A fasting tart recipe found at Let Hem Boyle
In the liturgical calendar of the Western Christian churches, Ember (Ymber) days are four separate sets of three days within the same week — specifically, the Wednesday, Friday, and Saturday — roughly equidistant in the circuit of the year, that are set aside for fasting and prayer. These days set apart for special prayer and fasting were considered especially suitable for the ordination of clergy. The Ember Days are known in Latin as the quattuor anni tempora (the “four seasons of the year”), or formerly as the jejunia quattuor temporum (“fasts of the four seasons”).
The four quarterly periods during which the ember days fall are called the embertides.
Take & perboule onyons & erbes & presse oute the water & hewe hem smale. Take brede & bray hit in a morter & temper hit up with ayroun. Do ther to buttur, saffroun & salt & raysouns corauns & a litul sugur with poudour douce & bake hit in a traup & serve hit forth.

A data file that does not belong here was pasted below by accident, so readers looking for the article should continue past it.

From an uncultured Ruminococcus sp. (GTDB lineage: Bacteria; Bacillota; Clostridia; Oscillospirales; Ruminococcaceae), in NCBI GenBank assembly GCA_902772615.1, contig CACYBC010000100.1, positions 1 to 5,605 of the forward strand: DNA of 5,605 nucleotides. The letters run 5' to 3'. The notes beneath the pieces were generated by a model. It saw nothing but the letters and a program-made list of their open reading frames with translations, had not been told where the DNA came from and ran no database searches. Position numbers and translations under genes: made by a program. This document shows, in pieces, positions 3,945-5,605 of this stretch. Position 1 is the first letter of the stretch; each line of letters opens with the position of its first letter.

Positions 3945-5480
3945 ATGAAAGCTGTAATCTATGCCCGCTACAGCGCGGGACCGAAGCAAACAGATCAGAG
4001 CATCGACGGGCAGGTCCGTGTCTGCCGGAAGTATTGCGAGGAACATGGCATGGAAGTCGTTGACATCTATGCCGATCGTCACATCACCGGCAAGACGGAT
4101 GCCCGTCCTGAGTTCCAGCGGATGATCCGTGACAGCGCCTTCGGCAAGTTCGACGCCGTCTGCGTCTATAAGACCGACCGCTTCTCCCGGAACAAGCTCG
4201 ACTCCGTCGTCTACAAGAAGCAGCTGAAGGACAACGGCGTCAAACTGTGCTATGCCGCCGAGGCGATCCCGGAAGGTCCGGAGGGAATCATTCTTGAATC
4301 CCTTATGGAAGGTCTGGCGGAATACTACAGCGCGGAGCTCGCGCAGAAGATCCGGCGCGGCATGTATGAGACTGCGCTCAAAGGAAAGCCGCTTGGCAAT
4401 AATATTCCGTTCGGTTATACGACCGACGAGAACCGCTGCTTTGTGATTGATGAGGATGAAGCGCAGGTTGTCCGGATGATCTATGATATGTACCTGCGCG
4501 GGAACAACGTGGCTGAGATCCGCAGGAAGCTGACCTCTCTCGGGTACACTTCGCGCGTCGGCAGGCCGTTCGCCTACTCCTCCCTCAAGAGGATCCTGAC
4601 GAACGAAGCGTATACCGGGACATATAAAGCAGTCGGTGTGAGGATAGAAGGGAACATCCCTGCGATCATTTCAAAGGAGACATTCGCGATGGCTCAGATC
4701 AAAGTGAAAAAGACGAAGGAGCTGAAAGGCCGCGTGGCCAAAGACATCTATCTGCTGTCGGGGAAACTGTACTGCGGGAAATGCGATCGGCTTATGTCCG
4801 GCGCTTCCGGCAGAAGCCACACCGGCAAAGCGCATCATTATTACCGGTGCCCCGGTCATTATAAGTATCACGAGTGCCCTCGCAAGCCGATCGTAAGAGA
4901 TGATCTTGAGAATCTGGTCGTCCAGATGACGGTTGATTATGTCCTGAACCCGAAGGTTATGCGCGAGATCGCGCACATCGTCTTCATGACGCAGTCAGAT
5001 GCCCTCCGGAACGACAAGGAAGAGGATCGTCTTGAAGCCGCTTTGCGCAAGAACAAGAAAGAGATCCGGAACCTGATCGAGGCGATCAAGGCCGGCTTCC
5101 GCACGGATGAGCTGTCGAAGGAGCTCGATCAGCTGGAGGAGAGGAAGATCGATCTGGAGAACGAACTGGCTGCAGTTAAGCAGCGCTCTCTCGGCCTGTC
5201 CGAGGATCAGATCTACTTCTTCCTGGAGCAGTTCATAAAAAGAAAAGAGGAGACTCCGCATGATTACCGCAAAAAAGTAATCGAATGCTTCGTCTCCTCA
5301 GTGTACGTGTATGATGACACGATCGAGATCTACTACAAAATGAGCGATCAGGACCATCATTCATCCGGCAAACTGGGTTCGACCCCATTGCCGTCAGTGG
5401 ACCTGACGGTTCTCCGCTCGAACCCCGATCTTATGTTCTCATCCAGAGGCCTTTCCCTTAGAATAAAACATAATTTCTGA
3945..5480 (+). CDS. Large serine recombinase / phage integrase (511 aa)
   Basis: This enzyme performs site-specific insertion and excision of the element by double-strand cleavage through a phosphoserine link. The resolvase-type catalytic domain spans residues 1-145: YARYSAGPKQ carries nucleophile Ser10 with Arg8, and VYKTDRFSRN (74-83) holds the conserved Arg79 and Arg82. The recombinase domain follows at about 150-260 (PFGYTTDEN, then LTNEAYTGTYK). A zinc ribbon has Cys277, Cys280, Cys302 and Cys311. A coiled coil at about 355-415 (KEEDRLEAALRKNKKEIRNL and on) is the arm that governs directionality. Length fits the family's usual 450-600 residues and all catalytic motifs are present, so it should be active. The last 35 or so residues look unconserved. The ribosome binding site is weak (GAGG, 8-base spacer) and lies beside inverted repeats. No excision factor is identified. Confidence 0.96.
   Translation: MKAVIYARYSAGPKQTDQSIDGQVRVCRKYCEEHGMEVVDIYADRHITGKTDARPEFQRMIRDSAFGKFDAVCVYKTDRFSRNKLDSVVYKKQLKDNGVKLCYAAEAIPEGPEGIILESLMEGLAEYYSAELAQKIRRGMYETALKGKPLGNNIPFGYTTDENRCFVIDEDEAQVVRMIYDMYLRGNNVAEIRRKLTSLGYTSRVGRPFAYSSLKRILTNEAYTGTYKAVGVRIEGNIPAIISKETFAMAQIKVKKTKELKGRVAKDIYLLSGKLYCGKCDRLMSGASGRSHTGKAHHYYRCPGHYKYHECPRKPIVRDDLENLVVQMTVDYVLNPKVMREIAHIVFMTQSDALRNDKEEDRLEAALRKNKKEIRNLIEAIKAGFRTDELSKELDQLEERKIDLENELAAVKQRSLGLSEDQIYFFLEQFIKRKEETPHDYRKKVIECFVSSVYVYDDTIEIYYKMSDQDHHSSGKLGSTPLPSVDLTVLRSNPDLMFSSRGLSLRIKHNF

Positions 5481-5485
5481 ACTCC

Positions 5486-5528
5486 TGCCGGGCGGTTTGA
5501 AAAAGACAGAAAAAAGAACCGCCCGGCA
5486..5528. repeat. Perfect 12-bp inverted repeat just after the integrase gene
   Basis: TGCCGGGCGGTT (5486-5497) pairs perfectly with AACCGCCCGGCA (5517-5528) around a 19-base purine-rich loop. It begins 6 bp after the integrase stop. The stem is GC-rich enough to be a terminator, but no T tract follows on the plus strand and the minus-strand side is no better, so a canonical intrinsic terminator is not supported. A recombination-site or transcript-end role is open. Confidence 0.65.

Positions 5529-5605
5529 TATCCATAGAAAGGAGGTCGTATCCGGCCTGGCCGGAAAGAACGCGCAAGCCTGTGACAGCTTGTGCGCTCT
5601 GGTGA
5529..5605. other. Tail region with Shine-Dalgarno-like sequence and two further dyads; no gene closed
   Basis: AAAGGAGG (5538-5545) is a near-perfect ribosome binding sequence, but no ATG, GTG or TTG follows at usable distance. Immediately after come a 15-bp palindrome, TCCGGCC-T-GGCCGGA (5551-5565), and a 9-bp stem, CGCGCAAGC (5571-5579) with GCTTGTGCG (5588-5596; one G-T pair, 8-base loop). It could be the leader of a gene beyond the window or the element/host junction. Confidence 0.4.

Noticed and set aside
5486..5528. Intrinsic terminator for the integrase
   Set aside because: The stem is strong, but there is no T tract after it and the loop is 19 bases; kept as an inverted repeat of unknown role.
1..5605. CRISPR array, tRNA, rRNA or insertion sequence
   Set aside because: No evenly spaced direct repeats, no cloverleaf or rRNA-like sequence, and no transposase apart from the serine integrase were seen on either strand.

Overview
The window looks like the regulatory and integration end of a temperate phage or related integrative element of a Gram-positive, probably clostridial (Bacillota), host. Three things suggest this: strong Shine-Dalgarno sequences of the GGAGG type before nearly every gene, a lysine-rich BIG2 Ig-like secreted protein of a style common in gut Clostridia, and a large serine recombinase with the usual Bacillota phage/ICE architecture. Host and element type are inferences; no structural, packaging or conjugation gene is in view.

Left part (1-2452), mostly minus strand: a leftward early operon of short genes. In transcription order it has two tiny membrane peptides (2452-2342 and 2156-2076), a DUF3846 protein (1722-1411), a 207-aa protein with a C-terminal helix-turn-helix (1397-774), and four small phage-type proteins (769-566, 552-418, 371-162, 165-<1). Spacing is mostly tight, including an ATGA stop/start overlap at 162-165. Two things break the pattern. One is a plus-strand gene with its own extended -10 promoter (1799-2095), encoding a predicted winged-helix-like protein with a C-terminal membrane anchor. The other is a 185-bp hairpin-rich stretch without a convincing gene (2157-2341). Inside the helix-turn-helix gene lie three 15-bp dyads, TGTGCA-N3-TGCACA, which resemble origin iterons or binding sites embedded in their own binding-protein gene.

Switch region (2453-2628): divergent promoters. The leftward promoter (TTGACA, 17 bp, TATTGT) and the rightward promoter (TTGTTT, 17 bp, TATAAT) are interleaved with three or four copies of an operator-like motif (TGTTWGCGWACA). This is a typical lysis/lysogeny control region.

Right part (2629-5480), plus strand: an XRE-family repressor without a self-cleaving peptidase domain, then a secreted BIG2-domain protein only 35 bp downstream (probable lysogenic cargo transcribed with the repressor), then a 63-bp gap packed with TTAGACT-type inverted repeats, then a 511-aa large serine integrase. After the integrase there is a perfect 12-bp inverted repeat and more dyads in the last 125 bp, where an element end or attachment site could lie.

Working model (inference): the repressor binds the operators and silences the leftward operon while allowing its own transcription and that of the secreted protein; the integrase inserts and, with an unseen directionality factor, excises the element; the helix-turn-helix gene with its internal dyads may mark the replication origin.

Recipe from Forme of Cury c. 1390
300 g onions
a bunch of fresh parsley
1 tablespoon of dried sage
2 pieces of bread without crust
1 tablespoon butter
pinch of saffron
1 teaspoon salt
3 tablespoon currants
½ teaspoon sugar
1 ½ teaspoon powder douce *
* Powder douce
3 Tbsp. ginger
2 Tbsp. sugar
1 1/2 Tbsp. cinnamon
1 tsp. cloves
1 tsp. nutmeg
Make pie dough. Peel onions and cut them into thin slices. Take a pot and bring some water to boil. Add onions to the boiling water and boil them briefly. Throw the water away and dry the onions well and let them cool. Mix together the onions, currants, spices, chopped herbs and a tablespoon of room temperature butter. Mix in separate bowl the eggs and bread crumbs and add them to the filling. Roll out the pie dough to the pie casserole and put the filling on top of the dough. Bake in oven at 200 degrees for about 40 minutes.
Comments by Saara who runs Let Hem Boyle: This version doesn’t include any cheese. But it was perfect without it!